Pure Water Adolescence is an alright yuri manga. Really, it’s nothing special. Sure, it’s a teacher-student relationship, but those are all too common in yuri. The art doesn’t stand out, it’s not particularly well-written, and it doesn’t contain any important lessons or perspectives. I’ve highlighted a few works on here that I don’t adore, and I’ll probably continue to do so; some works are important even if I don’t think they’re all that good. But that isn’t the case here. So why am I even writing about this manga? Because it allows me to explore the realm of teacher-student relationships, an area I’ve been eager to explore for a long time.
Student-teacher relationships are incredibly common in yuri, to the point where I’d consider them one of the archetypical pairs. As far as I’m aware, the origin of student-teacher pairs in yuri derives from the same place it usually does: Class S. From what I understand it originates in a story from queer author Yoshiya Nobuko’s famous anthology, Hana Monogatari. In the story Yellow Rose(Moyuruhana), a teacher and student become attracted to one another, before both disappear as the school goes up in flames.
Given the origin, it should be easy to see why these relationships have stuck around. Like many Class S tropes, they fulfill a few important conditions that make them easy to work with. The first is that they’re still both girls. Were the characters to be of different genders, they would lack a certain equality which is necessary to make an inherently unequal relationship like this acceptable. At the same time, it’s not totally equal. There’s an age and power gap, enabling the relationship to slip into vaguely heteronormative roles. It’s also still constrained within an all-girls school, keeping it locked within the flower garden that dominated Class S and early yuri. The love is due to admiration, similar to a senpai-kouhai relationship. It’s as transient and ephemeral as any other early yuri.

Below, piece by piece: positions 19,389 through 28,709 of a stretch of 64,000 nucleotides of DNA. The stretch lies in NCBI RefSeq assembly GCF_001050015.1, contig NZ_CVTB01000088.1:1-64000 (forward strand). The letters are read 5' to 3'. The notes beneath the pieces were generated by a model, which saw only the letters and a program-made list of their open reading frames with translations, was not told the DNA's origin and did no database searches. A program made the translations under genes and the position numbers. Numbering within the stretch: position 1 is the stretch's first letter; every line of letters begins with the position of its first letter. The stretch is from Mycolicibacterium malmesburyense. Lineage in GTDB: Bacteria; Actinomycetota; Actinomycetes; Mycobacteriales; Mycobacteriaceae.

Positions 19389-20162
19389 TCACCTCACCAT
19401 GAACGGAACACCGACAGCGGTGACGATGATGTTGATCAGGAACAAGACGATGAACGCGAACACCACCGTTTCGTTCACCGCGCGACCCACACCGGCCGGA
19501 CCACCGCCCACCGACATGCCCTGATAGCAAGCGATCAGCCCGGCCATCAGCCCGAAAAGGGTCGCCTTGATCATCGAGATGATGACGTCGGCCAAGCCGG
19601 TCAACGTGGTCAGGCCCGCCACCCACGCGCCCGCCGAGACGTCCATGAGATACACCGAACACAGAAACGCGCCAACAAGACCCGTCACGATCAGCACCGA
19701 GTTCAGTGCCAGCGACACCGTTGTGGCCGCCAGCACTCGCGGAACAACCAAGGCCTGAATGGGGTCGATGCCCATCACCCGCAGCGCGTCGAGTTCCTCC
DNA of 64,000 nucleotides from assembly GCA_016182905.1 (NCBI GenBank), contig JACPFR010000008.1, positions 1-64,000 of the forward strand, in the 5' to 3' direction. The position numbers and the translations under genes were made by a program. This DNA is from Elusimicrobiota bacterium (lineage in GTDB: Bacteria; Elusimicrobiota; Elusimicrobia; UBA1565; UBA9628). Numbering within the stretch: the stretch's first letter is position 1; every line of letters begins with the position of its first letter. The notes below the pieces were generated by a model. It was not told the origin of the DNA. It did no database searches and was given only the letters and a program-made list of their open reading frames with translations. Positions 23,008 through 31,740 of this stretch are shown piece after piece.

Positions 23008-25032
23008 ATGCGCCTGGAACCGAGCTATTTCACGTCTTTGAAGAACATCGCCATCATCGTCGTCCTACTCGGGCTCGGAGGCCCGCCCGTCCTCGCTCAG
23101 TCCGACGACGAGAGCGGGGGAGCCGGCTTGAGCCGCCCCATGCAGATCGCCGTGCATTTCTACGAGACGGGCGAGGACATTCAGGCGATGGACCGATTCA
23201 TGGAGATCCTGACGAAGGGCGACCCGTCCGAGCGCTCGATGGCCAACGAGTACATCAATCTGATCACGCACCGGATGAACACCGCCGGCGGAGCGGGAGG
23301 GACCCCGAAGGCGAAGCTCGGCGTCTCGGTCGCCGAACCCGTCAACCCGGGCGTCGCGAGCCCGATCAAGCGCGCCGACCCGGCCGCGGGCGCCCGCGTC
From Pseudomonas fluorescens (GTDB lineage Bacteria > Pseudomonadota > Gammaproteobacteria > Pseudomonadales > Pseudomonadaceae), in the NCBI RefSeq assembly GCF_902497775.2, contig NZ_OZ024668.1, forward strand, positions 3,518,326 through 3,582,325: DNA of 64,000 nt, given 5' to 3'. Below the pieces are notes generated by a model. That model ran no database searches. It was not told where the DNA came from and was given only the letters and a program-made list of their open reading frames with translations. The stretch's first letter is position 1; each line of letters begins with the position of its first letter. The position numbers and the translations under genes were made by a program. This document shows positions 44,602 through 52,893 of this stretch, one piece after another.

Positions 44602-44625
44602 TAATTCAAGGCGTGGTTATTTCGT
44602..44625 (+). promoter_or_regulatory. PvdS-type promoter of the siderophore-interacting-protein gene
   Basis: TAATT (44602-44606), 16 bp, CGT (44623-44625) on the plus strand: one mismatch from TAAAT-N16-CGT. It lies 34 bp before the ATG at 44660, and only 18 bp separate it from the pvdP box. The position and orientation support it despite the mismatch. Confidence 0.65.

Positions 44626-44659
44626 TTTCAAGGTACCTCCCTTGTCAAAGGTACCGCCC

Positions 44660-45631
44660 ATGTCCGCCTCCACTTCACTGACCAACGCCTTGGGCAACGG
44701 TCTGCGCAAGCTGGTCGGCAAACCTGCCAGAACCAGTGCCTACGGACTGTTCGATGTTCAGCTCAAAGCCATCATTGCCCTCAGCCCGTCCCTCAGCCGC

Part of what makes teacher-student relationships tenable in yuri is that readers of yuri are already aware they’re reading stories that are somewhat socially unacceptable. This was especially true in the past. As time teacher-student relationships in yuri have decreased in prominence, alongside large gaps and other less savory elements. Given that same-gender relationships have become more and more common, this is only natural. The shielding of “it’s already weird” only works so long as it is already weird. This makes this kind of story much less palatable to a modern audience, though seeing as that happened due to social change, it’s a good thing.
Bringing this back to me personally, I’m not super comfortable with teacher-student romances. I can enjoy them, certainly, but they’ll never be a favorite of mine, as the power imbalance makes it absurdly creepy to me, and that’s a high wall to climb. Given that Pure Water Adolescence doesn’t stand out even if you remove the teacher-student romance, I wasn’t a huge fan of the manga. I surely would’ve enjoyed it more if the relationship dynamic was different, though I still wouldn’t have loved it. It didn’t tackle the things this kind of relationship needs to tackle with nearly enough finesse for me to truly recommend it.
This manga is more than passable, and I wouldn’t discourage anyone from it, though I’d recommend the mangaka’s other works over it in a heartbeat. I’m just happy it gave me a chance to talk about this type of relationship, because they’re all too common and well worth discussing.